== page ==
Pumpkin Hill

Pumpkin Hill  is set in rural western New York near the church where I served from 1975-1981. Pumpkin Hill is a small rise on Rt. 237 near the Bergen Swamp.

Six people's lives are changed forever by the startling events that occur at this crossroads. Harry Backman is a mentally ill young man whose voices draw him to what he hopes will be an apocalyptic moment on Pumpkin Hill. Leonard Grace is an elderly gentleman in a loveless marriage on his evening walk to the Hill. Laura Hall is a writer and the wife of a Presbyterian minister whose automobile accident forms the heart of the story.

Warren, Laura's husband, is a young minister searching for the truth while struggling with whether his wife will live or die. Eloise, Harry's longsuffering mother, fears the worst about her son's involvement in the accident. Bertha, Leonard's crusty wife, struggles with what is real as she comes to grips with years of loss and now her husband's fate.

Pumpkin Hill is a story about going forward even when there is no clear path to follow; it is about tenacious hope in the face of desperate truth; and ultimately it is about the everlasting power of human connection.

 

 

 

Excerpt from Chapter 6

 

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            When her cantankerous ways got to him, Leonard would head out on the road to Pumpkin Hill, just a two mile walk to the intersection with county road 237.  Far from the smoke and fire of Bertha Grace.

            The snow was falling harder now. Leonard stood under the street light looking up, imagining that the snow wasn’t really falling, but that it was being thrown to the ground by a distant hand. As a boy he loved to stand in the snow, mouth wide open for whatever that hand might toss in.  He smiled at the memory and leaned his head back but lost his balance and almost fell. “Damn,” he said, upset that the boy was gone.

            The road ahead was covering fast, the tire tracks from earlier in the evening turning into soft furrows. His old rubber buckle boots kept his feet warm and dry, so he contined on. The wind came up and almost took his breath away. He looked back to the village with its cluster of houses on the edge of town. He could see their house and the bathroom light on. Bertha must be getting ready for bed. It would be quiet when he returned. Maybe he would sleep on the couch in the living room or even the cot in the basement.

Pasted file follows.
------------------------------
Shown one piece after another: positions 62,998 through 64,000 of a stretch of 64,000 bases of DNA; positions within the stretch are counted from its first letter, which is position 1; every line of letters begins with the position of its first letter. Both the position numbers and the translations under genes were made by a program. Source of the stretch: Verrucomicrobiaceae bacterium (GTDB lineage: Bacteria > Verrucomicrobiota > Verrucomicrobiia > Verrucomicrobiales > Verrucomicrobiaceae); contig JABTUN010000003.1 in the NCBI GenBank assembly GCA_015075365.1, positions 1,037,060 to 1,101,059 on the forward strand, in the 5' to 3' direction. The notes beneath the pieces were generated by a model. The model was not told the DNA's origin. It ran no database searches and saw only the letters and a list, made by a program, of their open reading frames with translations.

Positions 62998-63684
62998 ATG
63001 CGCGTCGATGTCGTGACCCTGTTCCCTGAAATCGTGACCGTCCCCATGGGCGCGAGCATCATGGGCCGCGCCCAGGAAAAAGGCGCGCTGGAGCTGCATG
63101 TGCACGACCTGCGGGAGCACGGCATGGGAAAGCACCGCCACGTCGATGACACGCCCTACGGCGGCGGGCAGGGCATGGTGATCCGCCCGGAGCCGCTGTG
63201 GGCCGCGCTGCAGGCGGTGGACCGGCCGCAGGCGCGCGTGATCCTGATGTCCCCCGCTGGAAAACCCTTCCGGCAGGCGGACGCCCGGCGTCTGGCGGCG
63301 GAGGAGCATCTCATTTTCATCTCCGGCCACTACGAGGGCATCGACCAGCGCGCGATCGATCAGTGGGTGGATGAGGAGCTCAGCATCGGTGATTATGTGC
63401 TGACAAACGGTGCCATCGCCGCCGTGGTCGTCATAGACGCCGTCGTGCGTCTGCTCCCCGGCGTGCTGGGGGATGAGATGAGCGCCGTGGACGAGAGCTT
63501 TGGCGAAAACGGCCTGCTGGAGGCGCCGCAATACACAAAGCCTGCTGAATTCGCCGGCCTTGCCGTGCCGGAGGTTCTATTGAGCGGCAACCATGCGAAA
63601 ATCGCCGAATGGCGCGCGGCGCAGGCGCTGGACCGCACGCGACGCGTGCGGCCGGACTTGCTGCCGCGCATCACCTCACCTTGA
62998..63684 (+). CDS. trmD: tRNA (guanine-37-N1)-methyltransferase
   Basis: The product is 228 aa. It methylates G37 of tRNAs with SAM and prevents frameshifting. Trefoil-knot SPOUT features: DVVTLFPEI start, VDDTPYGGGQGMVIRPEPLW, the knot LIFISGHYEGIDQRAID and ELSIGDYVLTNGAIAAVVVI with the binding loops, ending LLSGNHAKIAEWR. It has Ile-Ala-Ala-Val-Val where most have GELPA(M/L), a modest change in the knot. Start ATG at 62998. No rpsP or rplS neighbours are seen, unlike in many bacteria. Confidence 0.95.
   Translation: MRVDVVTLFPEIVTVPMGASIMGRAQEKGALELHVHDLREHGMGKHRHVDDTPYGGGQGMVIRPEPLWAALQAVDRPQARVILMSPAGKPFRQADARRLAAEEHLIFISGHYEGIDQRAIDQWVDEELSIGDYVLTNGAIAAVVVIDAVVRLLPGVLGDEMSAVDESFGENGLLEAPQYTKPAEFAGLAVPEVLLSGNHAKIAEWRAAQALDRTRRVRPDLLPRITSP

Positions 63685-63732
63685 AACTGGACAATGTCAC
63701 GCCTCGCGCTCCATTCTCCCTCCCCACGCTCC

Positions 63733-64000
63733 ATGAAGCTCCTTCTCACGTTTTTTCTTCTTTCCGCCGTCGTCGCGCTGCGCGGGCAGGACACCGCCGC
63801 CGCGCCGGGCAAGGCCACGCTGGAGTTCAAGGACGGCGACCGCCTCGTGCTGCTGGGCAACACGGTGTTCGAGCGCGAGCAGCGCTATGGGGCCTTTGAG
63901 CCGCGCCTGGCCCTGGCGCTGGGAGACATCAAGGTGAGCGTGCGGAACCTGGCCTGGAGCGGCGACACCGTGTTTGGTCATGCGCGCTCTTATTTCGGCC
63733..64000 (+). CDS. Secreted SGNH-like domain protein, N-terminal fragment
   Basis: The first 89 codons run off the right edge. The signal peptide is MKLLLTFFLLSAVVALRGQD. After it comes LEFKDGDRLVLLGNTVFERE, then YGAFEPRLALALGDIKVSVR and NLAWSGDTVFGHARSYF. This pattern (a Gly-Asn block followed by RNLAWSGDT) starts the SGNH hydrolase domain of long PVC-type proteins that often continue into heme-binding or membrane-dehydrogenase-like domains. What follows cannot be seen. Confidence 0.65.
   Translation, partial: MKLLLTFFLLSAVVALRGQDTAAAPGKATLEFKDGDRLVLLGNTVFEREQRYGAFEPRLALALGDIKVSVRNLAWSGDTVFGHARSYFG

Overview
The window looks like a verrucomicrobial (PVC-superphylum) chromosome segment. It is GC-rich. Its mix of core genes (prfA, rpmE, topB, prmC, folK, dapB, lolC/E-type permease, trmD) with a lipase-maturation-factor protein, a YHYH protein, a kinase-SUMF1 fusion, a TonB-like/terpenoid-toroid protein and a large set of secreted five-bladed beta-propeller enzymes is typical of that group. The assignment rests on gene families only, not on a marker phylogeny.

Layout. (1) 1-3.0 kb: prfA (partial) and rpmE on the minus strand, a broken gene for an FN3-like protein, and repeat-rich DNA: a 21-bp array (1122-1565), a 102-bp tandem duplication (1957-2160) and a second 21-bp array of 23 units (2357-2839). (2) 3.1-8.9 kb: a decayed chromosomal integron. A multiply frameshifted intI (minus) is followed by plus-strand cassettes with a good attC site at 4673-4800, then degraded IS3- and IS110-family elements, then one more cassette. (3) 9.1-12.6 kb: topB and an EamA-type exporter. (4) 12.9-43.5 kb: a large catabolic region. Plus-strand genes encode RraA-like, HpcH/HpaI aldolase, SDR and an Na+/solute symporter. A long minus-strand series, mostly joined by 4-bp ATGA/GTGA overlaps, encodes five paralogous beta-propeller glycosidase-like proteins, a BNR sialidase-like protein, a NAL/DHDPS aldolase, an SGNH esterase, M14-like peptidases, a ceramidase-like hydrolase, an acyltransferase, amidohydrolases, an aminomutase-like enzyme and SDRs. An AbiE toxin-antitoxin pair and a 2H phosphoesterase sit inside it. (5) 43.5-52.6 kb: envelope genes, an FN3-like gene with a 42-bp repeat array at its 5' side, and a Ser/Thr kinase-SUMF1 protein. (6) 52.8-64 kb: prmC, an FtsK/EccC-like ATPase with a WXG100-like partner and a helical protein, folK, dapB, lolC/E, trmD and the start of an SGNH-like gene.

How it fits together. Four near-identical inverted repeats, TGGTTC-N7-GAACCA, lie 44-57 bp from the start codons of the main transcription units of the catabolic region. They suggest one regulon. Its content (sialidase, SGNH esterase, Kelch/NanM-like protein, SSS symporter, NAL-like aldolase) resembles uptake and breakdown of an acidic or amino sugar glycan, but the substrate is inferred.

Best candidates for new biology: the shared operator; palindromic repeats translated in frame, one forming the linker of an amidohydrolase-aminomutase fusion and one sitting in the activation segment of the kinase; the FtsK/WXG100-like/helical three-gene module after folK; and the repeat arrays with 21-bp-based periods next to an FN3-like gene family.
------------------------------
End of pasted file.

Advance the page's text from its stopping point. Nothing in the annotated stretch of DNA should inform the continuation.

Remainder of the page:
237 was just ahead. Leonard could see a slim figure walking in his direction from beyond the intersection. “Who would be out on a night like this?” he wondered and then laughed. The county road sloped up and to the left through fields of winter corn and cabbage. In the distance he could see car lights coming fast. When he looked down the road again, he could see a figure standing in the intersection, his arms straight out, his body still as could be, his back to the oncoming car.  Leonard didn’t think much of it at first until the figure didn’t move and the car didn’t slow down. The figure seemed oblivious to what was about to happen. 

            “Hey!” Leonard yelled. No response. “Hey!” he called again. Nothing.

            Leonard began to run, which was little more that a fast shuffle in the snow and ice. He called out again and this time the figure turned and looked at him. He faced Leonard, arms stretched out, legs together, looking like a crucifix that someone had planted in the road.

            Leonard’s chest heaved in the cold air. He pushed on, but it was pointless. He was out of breath and worse, his left arm and leg felt numb. His jaw ached. He lost his balance and fell, his face in the snow. He tried to yell again but couldn’t speak. He opened his mouth as wide as possible, hoping, as he had so many years ago, that someone would realize that he was in trouble.

            He now lay within several yards of the man standing in the road. Leonard tried to call out once more. The man looked at him and smiled.

            “You are the first. I knew you would come.”

            The weather report on the car radio said that the storm had reached near blizzard conditions. The county roads were all closed and everyone was encouraged to go home or take shelter wherever possible.

A half mile up the road, Laura Hall struggled to see through her snow covered wind shield.